Eric Holder will be watching for "discrimination" in voting today

Everyone seems to be worried about voter suppression or intimidation (such as that which totally failed to materialize in North Carolina) this year. Well, fear not. Eric Holder has your back.

“One of the Justice Department’s most sacred responsibilities is ensuring access to the ballot box for every eligible American,” Attorney General Eric Holder said in a video message on the department’s website.

“I want the American people to know that the Justice Department will stand vigilant — working in a fair and nonpartisan manner to ensure that every voter can cast his or her ballot free of intimidation, discrimination or obstruction,” he said.

John Hinderaker is incredulous.

So does that mean that New Black Panthers won’t be standing outside polling places with billy clubs this year? Just kidding. And, of course, Eric Holder has never done anything in a “fair and nonpartisan manner” in his six years as Attorney General.

But, seriously, what does it mean? Have you ever seen anything at a polling place that remotely amounted to intimidation, discrimination or obstruction? I haven’t. Presumably this is all part of the Democrats’ effort to keep alive the myth of voter suppression. That pretense seems to be a key element in their strategy to keep African-American voters in the fold, notwithstanding that the Democrats’ policies are devastating to black voters’ interests. And I guess it must work.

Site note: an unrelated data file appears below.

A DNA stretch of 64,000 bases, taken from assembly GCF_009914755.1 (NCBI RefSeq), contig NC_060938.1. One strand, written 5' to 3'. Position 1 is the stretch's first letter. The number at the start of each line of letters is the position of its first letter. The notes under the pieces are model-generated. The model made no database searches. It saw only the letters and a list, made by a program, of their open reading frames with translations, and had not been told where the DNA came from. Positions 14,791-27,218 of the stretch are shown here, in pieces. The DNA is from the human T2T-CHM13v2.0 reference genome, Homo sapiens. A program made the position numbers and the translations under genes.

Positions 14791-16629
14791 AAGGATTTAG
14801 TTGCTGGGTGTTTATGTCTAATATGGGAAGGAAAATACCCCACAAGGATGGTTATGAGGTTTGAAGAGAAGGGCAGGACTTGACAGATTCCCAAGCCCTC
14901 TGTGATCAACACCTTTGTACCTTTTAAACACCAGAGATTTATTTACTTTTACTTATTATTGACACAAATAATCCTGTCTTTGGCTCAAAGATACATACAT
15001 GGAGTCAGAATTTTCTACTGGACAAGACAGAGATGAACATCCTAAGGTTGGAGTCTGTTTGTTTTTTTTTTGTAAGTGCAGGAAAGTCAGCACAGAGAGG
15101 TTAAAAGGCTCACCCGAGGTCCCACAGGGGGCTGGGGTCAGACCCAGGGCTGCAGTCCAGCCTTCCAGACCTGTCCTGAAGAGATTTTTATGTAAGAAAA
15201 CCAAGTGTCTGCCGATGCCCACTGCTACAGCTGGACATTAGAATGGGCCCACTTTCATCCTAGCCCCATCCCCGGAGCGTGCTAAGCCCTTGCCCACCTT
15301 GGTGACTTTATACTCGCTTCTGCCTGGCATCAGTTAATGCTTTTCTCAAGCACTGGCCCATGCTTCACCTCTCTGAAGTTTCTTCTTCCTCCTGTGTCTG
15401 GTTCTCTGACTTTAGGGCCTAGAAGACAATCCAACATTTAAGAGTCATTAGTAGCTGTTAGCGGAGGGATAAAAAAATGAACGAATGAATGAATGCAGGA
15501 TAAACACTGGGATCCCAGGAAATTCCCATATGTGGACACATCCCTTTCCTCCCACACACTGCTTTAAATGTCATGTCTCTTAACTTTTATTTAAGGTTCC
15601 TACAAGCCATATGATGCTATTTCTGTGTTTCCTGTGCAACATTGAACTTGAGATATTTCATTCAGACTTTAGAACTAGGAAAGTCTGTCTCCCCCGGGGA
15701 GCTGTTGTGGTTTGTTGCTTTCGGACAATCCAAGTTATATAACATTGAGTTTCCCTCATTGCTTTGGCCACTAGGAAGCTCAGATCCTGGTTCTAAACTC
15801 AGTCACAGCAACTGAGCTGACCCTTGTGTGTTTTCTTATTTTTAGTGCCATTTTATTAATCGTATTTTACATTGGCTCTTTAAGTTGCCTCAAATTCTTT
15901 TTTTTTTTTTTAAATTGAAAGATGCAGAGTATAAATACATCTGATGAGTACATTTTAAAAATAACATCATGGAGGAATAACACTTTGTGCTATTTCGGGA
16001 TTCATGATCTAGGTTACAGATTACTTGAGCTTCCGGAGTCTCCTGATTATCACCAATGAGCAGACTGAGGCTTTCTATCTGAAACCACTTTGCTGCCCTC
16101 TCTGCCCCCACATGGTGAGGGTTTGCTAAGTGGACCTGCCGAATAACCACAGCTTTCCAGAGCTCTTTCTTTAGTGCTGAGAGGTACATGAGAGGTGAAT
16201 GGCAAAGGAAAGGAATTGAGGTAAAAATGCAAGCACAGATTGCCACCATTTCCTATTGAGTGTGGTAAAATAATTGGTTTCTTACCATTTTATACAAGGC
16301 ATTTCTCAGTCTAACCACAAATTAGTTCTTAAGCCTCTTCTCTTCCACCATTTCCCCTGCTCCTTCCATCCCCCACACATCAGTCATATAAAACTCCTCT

While John raises some valid points, one wonders if this might not lead to something entirely new in the history of American elections. Some people, when discussing racism, raise concerns about reverse discrimination. Could this be the first instance of reverse voter suppression? While it’s true that the sight of muscular New Black Panther members in military looking garb could be intimidating to voters arriving at the polls, federal agents in suit and tie could probably create the same effect.

Here’s an idea. Go to the polls if you are either:
1. A volunteer scheduled to work at that station today, or
2. Somebody who is there to vote.

Otherwise, go about your day. We don’t need television crews aiming cameras at people while they fill out their ballots. And if they have already found their way to the correct building, they don’t need any more help voting. If you really want to lend a hand, offer to drive people who don’t have a car or need help getting around. Do something useful or just go home.